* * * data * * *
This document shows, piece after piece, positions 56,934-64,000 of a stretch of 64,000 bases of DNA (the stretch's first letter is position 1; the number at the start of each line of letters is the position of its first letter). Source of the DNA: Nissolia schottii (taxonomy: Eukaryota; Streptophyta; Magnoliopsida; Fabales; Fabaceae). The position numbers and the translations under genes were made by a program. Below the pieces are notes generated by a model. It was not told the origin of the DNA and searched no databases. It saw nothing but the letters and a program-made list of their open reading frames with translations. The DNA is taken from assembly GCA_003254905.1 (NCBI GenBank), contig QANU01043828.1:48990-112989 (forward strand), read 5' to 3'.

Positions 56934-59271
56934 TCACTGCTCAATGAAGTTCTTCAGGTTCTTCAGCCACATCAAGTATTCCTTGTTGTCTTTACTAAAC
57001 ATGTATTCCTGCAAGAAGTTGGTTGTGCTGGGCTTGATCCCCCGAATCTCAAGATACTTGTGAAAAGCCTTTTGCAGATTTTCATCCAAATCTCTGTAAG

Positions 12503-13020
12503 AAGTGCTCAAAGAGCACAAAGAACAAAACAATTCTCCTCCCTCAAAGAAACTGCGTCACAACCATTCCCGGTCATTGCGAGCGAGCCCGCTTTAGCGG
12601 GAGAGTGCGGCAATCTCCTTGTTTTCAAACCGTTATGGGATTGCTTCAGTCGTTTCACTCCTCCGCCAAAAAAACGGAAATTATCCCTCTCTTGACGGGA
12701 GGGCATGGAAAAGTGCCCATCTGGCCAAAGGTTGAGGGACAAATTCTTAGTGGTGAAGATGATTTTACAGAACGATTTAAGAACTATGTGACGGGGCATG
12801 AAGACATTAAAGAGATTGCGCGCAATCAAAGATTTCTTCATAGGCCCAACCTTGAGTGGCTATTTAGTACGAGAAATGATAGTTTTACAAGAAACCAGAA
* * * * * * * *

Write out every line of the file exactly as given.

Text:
This document shows, piece after piece, positions 56,934-64,000 of a stretch of 64,000 bases of DNA (the stretch's first letter is position 1; the number at the start of each line of letters is the position of its first letter). Source of the DNA: Nissolia schottii (taxonomy: Eukaryota; Streptophyta; Magnoliopsida; Fabales; Fabaceae). The position numbers and the translations under genes were made by a program. Below the pieces are notes generated by a model. It was not told the origin of the DNA and searched no databases. It saw nothing but the letters and a program-made list of their open reading frames with translations. The DNA is taken from assembly GCA_003254905.1 (NCBI GenBank), contig QANU01043828.1:48990-112989 (forward strand), read 5' to 3'.

Positions 56934-59271
56934 TCACTGCTCAATGAAGTTCTTCAGGTTCTTCAGCCACATCAAGTATTCCTTGTTGTCTTTACTAAAC
57001 ATGTATTCCTGCAAGAAGTTGGTTGTGCTGGGCTTGATCCCCCGAATCTCAAGATACTTGTGAAAAGCCTTTTGCAGATTTTCATCCAAATCTCTGTAAG

Positions 12503-13020
12503 AAGTGCTCAAAGAGCACAAAGAACAAAACAATTCTCCTCCCTCAAAGAAACTGCGTCACAACCATTCCCGGTCATTGCGAGCGAGCCCGCTTTAGCGG
12601 GAGAGTGCGGCAATCTCCTTGTTTTCAAACCGTTATGGGATTGCTTCAGTCGTTTCACTCCTCCGCCAAAAAAACGGAAATTATCCCTCTCTTGACGGGA
12701 GGGCATGGAAAAGTGCCCATCTGGCCAAAGGTTGAGGGACAAATTCTTAGTGGTGAAGATGATTTTACAGAACGATTTAAGAACTATGTGACGGGGCATG
12801 AAGACATTAAAGAGATTGCGCGCAATCAAAGATTTCTTCATAGGCCCAACCTTGAGTGGCTATTTAGTACGAGAAATGATAGTTTTACAAGAAACCAGAA